CAPE CANAVERAL, Florida - The commercially developed SpaceX Crew Dragon ship carrying a group of four U.S. and Japanese astronauts successfully docked with the International Space Station on Monday following its liftoff from NASA's space center a day earlier.
Three NASA astronauts -- Michael Hopkins, Victor Glover and Shannon Walker -- along with Soichi Noguchi of the Japan Aerospace Exploration Agency will begin a six-month mission at the orbiting laboratory.
Clad in red T-shirts, the four astronauts smiled and waved during a welcome ceremony at the ISS.
"Words can't express how I'm feeling to be able to return to the ISS," Noguchi said.
Referring to the coronavirus pandemic, he added, "We have christened the crew 'Resilience' to say we will overcome recent hardships."
"This mission was a dream, to be able to have crew transportation services to the ISS, and today that dream became a reality," said Kathy Lueders, associate administrator of the Human Exploration and Operations Mission Directorate at NASA, during a press conference later the same day.
"I'm happy about this great success," Japanese Prime Minister Yoshihide Suga wrote on his official Twitter account. He offered his congratulations to the crew and noted that he looked forward to seeing "amazing results" from the mission.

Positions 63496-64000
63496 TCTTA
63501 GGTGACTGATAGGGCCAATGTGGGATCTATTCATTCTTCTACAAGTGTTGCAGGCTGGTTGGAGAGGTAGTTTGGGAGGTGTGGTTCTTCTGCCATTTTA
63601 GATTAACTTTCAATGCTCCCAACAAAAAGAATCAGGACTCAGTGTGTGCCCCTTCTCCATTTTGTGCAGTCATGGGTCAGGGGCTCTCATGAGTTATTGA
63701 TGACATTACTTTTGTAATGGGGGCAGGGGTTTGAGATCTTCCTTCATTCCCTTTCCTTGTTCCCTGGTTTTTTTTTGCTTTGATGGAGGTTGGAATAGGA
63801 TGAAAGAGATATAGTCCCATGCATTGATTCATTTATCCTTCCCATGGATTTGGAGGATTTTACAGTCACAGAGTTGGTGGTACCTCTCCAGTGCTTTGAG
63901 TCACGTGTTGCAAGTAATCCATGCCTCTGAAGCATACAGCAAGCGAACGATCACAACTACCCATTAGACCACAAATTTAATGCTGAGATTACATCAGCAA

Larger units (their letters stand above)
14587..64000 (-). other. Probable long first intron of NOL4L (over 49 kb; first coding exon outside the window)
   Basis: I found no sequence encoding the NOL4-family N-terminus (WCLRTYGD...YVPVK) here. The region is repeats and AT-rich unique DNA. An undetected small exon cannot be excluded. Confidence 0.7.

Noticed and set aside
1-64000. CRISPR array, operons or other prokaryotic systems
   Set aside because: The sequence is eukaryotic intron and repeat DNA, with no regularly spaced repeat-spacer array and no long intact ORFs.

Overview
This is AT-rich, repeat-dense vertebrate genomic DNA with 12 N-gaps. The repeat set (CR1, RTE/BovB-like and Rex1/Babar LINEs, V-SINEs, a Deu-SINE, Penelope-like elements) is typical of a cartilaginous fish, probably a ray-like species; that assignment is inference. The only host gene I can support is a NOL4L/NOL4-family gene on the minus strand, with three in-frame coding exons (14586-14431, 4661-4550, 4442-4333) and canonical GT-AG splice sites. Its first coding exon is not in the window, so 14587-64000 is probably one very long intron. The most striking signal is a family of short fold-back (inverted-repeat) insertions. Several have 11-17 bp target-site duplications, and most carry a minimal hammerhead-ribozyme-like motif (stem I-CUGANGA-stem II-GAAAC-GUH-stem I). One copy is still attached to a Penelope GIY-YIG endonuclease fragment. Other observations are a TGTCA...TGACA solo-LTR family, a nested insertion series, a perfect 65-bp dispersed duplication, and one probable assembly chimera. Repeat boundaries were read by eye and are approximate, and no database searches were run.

The second manned flight to the ISS by the Crew Dragon capsule, developed by the U.S. company Space Exploration Technologies Corp., followed a test flight earlier this year with two NASA astronauts.
Noguchi, 55, became the first non-American astronaut to be ferried by NASA's first-ever certified commercial human spacecraft system.
The SpaceX system is expected to serve as a successor to NASA's Space Shuttle program that was in service for 30 years through 2011, its development ending the subsequent years of reliance on the Russian Soyuz vehicle as the sole means of accessing the ISS.
Seats in the Soyuz have cost NASA around $80 million or more each in recent years, according to a 2019 report by the U.S. space agency's Office of Inspector General. The National Aeronautics and Space Administration hopes to reduce crew transportation costs through commercial systems developed in the United States.
The latest development is welcome news for Japan, which also has had to rely on the Soyuz vehicle to send its astronauts to the ISS.
Noguchi is a veteran astronaut with experience from two previous space missions, having been aboard the Space Shuttle Discovery in 2005 and a Russian Soyuz spacecraft for a 161-day stay on the ISS between 2009 and 2010.
During his present stay on the ISS through April, Noguchi is expected to carry out experiments involving iPS cells, or induced pluripotent stem cells, that can be converted into any type of cell in the body, according to JAXA.
NASA officials have highlighted the importance of sending more astronauts to the ISS, which increases the capacity for scientific research in space.
The arrival of the four astronauts raises the total number of crew members aboard the ISS to seven. Permanent human occupancy of the station began in November 2000.
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Resilience rises. The Crew-1 mission has lifted off on a Falcon 9 rocket from the Kennedy launch pad. Video from NASA Twitter account